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The day of connected devices is here. Mere possibilities with IoT (Internet of Things) a few short years ago are today’s realities and wearables like the Apple Watch or connected home devices like Nest are just a few examples. While the majority of IoT attention goes to consumer devices, the most critical market for IoT has yet to reach its full potential: healthcare.
Healthcare has a great opportunity to improve the patient experience and even more incentive to do so as The Affordable Care Act (ACA) placed a new emphasis on the patient experience with a greater focus on decreasing avoidable readmissions after patient discharge. Readmissions are not only detrimental to patient health but also represent a huge cost to care providers. Healthcare experts estimate that in 2013 about $17 billion was spent on potentially avoidable readmissions. This is where The Internet of Things can make an impact with remote patient monitoring through connected devices.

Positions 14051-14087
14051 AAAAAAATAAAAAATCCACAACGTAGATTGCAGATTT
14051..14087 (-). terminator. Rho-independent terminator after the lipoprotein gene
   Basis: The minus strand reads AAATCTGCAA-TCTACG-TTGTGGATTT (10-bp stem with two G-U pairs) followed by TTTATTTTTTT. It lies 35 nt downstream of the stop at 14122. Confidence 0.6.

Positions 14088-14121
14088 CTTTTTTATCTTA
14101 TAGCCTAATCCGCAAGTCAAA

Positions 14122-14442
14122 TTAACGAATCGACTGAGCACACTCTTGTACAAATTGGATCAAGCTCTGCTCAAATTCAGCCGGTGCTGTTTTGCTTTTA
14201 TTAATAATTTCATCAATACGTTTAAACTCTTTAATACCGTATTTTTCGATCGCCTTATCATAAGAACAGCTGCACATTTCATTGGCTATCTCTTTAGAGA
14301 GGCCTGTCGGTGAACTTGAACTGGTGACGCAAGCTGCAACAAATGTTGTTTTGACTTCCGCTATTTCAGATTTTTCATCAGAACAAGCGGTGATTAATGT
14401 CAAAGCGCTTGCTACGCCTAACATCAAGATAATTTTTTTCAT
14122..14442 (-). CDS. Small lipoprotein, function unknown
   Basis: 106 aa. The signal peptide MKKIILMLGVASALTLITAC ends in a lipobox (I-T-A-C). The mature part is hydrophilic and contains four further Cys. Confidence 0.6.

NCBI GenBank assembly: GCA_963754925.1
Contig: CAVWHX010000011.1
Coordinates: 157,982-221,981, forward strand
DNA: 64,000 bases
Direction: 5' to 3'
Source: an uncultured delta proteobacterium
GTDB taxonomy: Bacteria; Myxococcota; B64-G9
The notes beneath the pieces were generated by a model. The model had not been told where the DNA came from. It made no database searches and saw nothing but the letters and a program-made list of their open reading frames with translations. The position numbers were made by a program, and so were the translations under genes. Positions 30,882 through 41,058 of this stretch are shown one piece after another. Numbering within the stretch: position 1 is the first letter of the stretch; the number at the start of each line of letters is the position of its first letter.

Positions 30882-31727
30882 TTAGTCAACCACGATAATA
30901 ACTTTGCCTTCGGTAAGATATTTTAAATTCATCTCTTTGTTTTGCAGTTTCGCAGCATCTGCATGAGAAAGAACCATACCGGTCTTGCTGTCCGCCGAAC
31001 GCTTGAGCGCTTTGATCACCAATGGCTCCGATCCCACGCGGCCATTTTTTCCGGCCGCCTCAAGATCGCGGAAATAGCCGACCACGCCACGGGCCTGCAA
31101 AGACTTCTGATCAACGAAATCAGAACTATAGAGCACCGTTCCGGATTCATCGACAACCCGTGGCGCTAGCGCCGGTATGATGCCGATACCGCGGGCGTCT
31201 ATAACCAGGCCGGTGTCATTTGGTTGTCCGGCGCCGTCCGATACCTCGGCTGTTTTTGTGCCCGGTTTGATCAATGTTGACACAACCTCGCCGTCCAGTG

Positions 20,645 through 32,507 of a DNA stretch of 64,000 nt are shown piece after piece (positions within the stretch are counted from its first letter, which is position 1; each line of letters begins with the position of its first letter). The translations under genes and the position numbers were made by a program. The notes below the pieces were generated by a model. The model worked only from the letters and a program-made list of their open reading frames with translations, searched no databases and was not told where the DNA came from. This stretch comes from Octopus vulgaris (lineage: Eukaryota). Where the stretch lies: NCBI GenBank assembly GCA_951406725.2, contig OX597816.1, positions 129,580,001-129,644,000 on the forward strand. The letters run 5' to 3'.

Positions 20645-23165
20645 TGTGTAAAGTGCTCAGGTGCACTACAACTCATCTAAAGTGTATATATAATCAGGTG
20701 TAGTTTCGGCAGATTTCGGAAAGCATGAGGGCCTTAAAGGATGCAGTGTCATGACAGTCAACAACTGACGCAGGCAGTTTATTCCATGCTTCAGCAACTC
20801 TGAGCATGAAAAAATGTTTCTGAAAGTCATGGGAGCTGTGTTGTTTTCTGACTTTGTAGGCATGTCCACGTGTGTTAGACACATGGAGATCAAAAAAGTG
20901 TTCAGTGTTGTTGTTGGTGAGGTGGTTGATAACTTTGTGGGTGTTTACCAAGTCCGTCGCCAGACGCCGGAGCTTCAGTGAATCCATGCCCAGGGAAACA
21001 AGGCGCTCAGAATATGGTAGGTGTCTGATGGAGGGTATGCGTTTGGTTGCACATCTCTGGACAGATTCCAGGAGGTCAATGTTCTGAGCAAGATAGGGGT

Aspect’s latest research shows that health care is the industry most likely to adopt changes to technology in the next two years. In fact, 91% of health care professionals believe in the positive impact of cloud technology investment. But what exactly does the future of healthcare look like in a connected world?
Here’s a few examples of how IoT can help improve patient health and lower healthcare costs.
Getting patients on board with using connected devices will be making them patient-controlled. Patients should be able to take the devices on and off at their will and control the data they are sharing. Many might feel more comfortable wearing a device and knowing that if their readings go outside of the expected range, a healthcare professional will be alerted and the patient would be followed up with via the channel of their choice. And at the patient’s request, family/friends can be alerted if needed. Patients have been embracing wearable technology for years, like First Alert. IoT is just taking it one step further.
These examples are realities with technology today. Customer service has gone beyond basic phone calls and can have a positive impact on patient health.
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